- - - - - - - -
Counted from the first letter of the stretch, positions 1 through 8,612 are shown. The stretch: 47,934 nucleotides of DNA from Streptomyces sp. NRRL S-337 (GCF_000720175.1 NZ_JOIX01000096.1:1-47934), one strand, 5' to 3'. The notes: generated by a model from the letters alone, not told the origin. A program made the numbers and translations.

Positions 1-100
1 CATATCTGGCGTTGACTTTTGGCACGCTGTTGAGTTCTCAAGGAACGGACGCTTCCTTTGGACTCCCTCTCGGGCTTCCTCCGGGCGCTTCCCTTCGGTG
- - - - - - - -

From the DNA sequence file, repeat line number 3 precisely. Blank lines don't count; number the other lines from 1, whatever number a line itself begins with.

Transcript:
1 CATATCTGGCGTTGACTTTTGGCACGCTGTTGAGTTCTCAAGGAACGGACGCTTCCTTTGGACTCCCTCTCGGGCTTCCTCCGGGCGCTTCCCTTCGGTG